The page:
Tuesday, 8 January 2013: 11:15 AM
Ballroom C (Austin Convention Center)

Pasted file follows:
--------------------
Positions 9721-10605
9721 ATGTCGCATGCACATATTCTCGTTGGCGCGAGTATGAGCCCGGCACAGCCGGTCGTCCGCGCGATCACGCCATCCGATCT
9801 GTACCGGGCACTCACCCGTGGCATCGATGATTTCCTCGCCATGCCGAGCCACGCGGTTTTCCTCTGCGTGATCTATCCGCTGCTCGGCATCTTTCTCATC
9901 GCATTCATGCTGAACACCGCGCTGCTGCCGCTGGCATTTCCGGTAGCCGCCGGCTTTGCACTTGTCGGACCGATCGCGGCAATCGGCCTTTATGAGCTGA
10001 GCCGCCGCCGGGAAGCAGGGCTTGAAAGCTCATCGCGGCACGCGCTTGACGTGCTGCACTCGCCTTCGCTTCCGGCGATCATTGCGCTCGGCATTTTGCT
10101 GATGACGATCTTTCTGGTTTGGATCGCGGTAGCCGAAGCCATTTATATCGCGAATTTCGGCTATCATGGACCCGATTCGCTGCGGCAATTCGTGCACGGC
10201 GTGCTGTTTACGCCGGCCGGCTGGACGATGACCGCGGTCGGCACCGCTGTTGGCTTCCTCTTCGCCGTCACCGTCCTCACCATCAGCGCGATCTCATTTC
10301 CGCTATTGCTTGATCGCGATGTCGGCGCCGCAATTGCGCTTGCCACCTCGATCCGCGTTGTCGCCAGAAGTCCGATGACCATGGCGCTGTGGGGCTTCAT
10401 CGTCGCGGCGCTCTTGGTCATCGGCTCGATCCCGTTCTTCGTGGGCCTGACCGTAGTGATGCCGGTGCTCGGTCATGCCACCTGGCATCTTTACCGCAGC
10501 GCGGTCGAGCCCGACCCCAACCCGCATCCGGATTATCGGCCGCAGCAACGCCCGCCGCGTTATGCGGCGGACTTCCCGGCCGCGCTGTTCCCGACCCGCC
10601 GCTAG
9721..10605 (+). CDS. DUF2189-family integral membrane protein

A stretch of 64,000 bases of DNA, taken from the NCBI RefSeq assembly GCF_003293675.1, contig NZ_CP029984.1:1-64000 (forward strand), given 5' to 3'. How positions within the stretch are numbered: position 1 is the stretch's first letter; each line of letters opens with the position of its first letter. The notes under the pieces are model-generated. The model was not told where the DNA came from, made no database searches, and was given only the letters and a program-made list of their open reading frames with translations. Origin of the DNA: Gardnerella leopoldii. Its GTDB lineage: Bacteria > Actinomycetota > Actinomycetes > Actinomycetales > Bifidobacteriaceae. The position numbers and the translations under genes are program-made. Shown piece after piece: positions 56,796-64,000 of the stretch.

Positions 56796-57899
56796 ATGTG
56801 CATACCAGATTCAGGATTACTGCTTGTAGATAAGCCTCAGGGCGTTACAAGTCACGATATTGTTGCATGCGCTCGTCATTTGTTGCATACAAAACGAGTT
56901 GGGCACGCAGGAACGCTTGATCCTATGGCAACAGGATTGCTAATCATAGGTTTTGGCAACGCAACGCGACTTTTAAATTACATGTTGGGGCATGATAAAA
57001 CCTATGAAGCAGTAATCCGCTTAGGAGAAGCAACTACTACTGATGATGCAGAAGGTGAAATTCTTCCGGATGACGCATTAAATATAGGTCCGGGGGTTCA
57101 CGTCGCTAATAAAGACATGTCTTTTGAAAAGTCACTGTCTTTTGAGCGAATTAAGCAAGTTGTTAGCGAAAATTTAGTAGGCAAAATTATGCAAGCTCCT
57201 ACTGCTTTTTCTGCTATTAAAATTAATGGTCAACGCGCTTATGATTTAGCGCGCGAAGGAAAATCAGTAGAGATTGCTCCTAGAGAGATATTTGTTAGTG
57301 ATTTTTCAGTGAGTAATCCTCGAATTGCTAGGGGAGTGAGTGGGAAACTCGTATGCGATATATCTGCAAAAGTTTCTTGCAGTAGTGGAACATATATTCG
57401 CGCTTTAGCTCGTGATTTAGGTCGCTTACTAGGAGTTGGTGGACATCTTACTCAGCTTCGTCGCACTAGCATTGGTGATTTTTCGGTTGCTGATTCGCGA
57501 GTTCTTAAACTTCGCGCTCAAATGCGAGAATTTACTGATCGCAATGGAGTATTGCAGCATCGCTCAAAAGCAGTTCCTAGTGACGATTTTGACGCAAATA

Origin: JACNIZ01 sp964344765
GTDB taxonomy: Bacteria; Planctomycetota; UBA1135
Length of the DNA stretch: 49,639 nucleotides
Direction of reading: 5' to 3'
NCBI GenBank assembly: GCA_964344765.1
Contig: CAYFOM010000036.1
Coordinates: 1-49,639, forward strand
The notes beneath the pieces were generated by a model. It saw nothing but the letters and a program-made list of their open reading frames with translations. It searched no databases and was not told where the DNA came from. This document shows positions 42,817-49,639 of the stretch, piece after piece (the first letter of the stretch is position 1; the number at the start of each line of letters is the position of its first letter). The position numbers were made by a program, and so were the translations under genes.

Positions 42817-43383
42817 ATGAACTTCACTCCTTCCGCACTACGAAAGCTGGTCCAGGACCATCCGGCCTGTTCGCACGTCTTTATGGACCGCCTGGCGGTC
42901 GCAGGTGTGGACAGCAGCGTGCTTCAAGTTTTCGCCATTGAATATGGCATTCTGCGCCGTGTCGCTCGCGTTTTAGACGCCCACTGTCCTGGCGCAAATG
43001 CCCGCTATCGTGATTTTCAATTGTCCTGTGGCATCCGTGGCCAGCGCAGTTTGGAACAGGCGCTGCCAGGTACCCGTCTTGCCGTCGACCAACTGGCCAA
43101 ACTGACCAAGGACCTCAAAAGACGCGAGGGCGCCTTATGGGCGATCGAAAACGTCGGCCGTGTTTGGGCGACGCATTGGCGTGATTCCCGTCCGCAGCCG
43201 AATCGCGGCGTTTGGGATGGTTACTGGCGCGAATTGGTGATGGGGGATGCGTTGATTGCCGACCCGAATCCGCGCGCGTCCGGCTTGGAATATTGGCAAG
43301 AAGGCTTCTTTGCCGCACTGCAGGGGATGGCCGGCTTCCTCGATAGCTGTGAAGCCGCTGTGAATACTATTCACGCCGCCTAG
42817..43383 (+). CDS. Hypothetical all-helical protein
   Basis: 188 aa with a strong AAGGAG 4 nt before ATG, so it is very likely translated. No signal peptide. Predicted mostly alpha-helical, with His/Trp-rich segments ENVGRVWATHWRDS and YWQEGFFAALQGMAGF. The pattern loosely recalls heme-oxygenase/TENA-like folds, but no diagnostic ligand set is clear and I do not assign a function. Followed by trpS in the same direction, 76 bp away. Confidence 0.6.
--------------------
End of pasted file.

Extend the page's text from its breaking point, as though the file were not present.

Decadal modulation in the amplitude and other properties of El Nino-Southern Oscillation (ENSO) is analyzed in a 1300-year preindustrial control simulation of the Community Climate System Model version 4 (CCSM4). The CCSM4 displays notable improvements in simulating tropical Pacific mean climate and variability compared to its predecessor CCSM3. The amplitude of ENSO in CCSM4 exhibits pronounced decadal-interdecadal variability, in agreement with the analysis of observational data and paleoclimate proxy records. Decadal changes in the ENSO amplitude are closely linked to decadal changes in the background mean state, suggestive of their positive feedback. During the phase of strong ENSO, zonal gradients of sea surface temperature (SST) and thermocline weaken, the intertropical convergence zone is displaced southward, and the North Pacific subtropical high strengthens as part of the positive phase of the North Pacific Oscillation (NPO). These changes are associated with the second leading EOF mode of tropical Pacific decadal variability. The leading EOF mode, which resembles the so-called Pacific Decadal Oscillation, is not correlated with the ENSO amplitude but with the relative frequency of El Nino and La Nina. The two leading EOF modes of tropical Pacific decadal variability in CCSM4 are compared with those in a 500-year control simulation of the atmospheric component model coupled to a slab ocean model. It is suggested that the second mode in CCSM4 arises from a combination of stochastic NPO forcing and dynamical air-sea interactions in the equatorial Pacific. The first mode, on the other hand, appears to be linked to stochastic variability of the Pacific-South American pattern.
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